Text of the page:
Was there a way for Seagate to, effectively, "distribute" its highly appreciated Veritas stake to its shareholders yet avoid triggering the gain inherent in this asset? There was, via a "downstream merger", the structure that Seagate actually adopted and, in the process, some $7 billion of corporate taxes were avoided. This technique is presently available to Cypress Semiconductors with respect to its highly appreciated stake in SPWR. In addition, even though CY acquired control of SPWR in a taxable transaction within the past five years, so that a direct distribution of the stock of SPWR would not attain tax-free status until sometime in 2009, there are strategies available which would permit a distribution of the SPWR stock to proceed before 2009 in a tax-efficient manner. We enumerated these strategies in a report and Chapman Capital, the "activist" hedge fund which is seeking to coax CY's management into entertaining a re-structuring, has adopted our strategies as the centerpiece of his proposals.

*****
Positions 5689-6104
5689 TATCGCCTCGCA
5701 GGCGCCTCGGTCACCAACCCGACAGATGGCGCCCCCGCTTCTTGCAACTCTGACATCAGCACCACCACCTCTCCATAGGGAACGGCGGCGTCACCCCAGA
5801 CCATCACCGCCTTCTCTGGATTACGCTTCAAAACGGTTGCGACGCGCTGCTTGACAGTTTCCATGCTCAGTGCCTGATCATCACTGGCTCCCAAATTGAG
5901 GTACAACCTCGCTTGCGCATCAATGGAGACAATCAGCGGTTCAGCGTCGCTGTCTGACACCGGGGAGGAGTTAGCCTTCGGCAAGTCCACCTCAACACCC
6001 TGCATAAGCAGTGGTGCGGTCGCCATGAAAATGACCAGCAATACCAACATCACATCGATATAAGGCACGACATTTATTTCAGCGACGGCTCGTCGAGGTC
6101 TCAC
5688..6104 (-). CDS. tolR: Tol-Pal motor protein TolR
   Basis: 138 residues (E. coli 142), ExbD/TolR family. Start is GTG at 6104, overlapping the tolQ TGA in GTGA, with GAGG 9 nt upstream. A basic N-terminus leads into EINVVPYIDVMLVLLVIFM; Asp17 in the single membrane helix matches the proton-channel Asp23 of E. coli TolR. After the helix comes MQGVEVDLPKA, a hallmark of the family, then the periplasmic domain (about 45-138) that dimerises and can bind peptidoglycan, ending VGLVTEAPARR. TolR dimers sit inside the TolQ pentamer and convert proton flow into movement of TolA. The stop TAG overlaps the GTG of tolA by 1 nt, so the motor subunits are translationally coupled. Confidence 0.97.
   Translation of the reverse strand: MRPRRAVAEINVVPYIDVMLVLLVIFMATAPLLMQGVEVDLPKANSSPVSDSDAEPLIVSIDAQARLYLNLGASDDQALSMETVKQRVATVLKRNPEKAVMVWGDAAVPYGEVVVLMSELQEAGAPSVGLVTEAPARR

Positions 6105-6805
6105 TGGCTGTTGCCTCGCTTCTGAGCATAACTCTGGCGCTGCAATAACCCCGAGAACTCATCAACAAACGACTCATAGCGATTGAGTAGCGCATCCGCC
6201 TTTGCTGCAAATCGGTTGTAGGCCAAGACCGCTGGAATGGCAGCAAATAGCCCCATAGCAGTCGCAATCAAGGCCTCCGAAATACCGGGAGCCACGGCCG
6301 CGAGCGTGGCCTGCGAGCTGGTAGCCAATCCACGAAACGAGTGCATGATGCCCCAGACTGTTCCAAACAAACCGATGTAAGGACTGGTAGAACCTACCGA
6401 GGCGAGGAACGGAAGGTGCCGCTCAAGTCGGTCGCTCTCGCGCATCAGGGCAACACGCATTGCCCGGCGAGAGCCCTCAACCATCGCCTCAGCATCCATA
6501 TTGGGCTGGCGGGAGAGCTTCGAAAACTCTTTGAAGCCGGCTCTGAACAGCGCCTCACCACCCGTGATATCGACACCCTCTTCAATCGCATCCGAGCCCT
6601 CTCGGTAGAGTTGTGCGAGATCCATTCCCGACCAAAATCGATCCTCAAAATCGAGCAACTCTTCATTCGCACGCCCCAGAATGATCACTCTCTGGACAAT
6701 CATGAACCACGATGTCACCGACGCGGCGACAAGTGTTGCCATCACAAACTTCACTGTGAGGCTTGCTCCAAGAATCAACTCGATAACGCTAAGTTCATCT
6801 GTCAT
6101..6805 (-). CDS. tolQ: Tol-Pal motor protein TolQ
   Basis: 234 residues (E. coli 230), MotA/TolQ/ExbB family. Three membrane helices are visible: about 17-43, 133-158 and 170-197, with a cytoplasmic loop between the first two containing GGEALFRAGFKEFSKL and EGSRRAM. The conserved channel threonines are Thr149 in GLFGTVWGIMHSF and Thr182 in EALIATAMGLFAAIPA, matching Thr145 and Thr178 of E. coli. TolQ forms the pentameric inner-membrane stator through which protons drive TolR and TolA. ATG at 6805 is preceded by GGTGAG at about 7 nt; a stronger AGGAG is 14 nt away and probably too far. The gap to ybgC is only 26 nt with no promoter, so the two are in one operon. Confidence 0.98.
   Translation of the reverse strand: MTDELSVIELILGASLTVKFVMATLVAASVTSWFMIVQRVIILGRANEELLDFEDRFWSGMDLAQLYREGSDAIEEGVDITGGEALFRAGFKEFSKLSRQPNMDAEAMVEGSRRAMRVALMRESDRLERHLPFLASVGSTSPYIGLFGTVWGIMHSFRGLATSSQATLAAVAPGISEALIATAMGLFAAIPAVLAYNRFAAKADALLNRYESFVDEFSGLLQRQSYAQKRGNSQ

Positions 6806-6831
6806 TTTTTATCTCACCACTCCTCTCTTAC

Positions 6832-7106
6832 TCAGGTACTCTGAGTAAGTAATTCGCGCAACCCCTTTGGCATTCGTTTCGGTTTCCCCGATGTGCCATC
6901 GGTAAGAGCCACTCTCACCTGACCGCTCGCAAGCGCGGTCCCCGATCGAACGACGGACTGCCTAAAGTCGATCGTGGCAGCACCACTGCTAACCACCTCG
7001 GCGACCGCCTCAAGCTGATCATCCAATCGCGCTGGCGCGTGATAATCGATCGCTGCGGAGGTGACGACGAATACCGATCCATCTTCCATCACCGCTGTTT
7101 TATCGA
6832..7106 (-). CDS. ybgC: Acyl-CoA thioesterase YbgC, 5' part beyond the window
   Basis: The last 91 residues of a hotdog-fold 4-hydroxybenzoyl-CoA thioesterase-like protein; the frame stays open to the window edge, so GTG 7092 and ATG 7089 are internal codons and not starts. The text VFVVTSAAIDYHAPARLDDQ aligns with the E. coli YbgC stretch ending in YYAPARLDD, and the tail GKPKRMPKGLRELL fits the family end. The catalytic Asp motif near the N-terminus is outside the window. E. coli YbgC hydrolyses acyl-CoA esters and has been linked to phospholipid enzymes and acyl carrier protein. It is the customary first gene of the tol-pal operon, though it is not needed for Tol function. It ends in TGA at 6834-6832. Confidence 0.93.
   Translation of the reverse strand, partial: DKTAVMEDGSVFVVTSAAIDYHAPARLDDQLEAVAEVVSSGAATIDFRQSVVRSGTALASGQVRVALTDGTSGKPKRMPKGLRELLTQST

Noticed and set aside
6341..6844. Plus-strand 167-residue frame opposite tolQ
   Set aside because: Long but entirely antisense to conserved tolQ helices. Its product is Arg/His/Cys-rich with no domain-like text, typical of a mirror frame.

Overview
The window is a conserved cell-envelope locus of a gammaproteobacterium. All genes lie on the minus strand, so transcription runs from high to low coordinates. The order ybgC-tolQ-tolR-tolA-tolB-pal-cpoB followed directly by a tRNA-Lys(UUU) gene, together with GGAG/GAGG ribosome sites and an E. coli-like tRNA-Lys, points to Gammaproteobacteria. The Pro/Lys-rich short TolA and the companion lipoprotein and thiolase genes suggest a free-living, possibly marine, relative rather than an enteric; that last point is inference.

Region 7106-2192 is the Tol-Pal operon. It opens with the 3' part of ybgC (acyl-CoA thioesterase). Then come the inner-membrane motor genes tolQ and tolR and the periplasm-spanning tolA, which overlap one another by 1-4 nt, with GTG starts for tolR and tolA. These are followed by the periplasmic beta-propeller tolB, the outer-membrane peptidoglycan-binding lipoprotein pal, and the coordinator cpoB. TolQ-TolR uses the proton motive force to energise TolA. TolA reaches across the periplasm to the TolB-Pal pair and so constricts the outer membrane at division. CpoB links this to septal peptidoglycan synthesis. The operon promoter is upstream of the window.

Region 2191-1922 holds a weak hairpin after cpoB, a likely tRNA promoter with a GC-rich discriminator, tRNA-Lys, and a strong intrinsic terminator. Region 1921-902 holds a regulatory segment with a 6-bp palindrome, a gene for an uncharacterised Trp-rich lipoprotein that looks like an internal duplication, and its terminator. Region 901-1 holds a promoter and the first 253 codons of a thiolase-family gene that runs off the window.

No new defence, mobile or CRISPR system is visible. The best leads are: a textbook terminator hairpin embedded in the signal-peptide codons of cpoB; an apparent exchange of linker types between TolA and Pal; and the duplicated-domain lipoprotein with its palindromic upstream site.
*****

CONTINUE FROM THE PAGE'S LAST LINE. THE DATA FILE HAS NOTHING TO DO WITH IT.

Many corporations, including Raytheon, Waddell & Reed, Neiman-Marcus, Florida East Coast Industries, Gartner, Inc., Chipotle Mexican Grill, GameStop and Blockbuster, in order to facilitate spin-offs, were required to adopt two class of stock capital structures, high vote and low vote stock. The lower vote stock, due to its greater liquidity, almost always trades at a substantial premium vis a vis the higher vote stock. When can such a corporation propose a re-capitalization in which it seeks to re-combine the classes? If it can happen with alacrity, following the spin-off, a profitable arbitrage trade can be "set up" and quickly cashed in.